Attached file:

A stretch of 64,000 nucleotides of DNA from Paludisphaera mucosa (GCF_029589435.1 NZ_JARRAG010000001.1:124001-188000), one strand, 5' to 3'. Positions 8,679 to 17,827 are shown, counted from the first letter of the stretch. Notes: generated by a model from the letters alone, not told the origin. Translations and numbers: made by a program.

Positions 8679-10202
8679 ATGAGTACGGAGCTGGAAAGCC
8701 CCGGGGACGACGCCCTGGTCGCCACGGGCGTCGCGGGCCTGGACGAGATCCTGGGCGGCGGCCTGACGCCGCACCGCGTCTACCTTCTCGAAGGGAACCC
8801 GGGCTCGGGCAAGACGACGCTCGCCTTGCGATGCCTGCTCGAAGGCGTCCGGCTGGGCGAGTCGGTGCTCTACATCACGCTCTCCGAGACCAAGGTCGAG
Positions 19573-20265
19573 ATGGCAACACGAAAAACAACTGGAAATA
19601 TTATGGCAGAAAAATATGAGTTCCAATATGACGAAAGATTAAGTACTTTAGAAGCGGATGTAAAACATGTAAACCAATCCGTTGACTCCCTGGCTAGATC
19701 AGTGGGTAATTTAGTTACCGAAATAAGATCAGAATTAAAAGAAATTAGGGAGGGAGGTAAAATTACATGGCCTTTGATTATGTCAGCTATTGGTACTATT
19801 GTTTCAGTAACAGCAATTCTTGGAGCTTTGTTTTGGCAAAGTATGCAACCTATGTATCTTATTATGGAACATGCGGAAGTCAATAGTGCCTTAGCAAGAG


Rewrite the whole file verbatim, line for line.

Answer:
A stretch of 64,000 nucleotides of DNA from Paludisphaera mucosa (GCF_029589435.1 NZ_JARRAG010000001.1:124001-188000), one strand, 5' to 3'. Positions 8,679 to 17,827 are shown, counted from the first letter of the stretch. Notes: generated by a model from the letters alone, not told the origin. Translations and numbers: made by a program.

Positions 8679-10202
8679 ATGAGTACGGAGCTGGAAAGCC
8701 CCGGGGACGACGCCCTGGTCGCCACGGGCGTCGCGGGCCTGGACGAGATCCTGGGCGGCGGCCTGACGCCGCACCGCGTCTACCTTCTCGAAGGGAACCC
8801 GGGCTCGGGCAAGACGACGCTCGCCTTGCGATGCCTGCTCGAAGGCGTCCGGCTGGGCGAGTCGGTGCTCTACATCACGCTCTCCGAGACCAAGGTCGAG
Positions 19573-20265
19573 ATGGCAACACGAAAAACAACTGGAAATA
19601 TTATGGCAGAAAAATATGAGTTCCAATATGACGAAAGATTAAGTACTTTAGAAGCGGATGTAAAACATGTAAACCAATCCGTTGACTCCCTGGCTAGATC
19701 AGTGGGTAATTTAGTTACCGAAATAAGATCAGAATTAAAAGAAATTAGGGAGGGAGGTAAAATTACATGGCCTTTGATTATGTCAGCTATTGGTACTATT
19801 GTTTCAGTAACAGCAATTCTTGGAGCTTTGTTTTGGCAAAGTATGCAACCTATGTATCTTATTATGGAACATGCGGAAGTCAATAGTGCCTTAGCAAGAG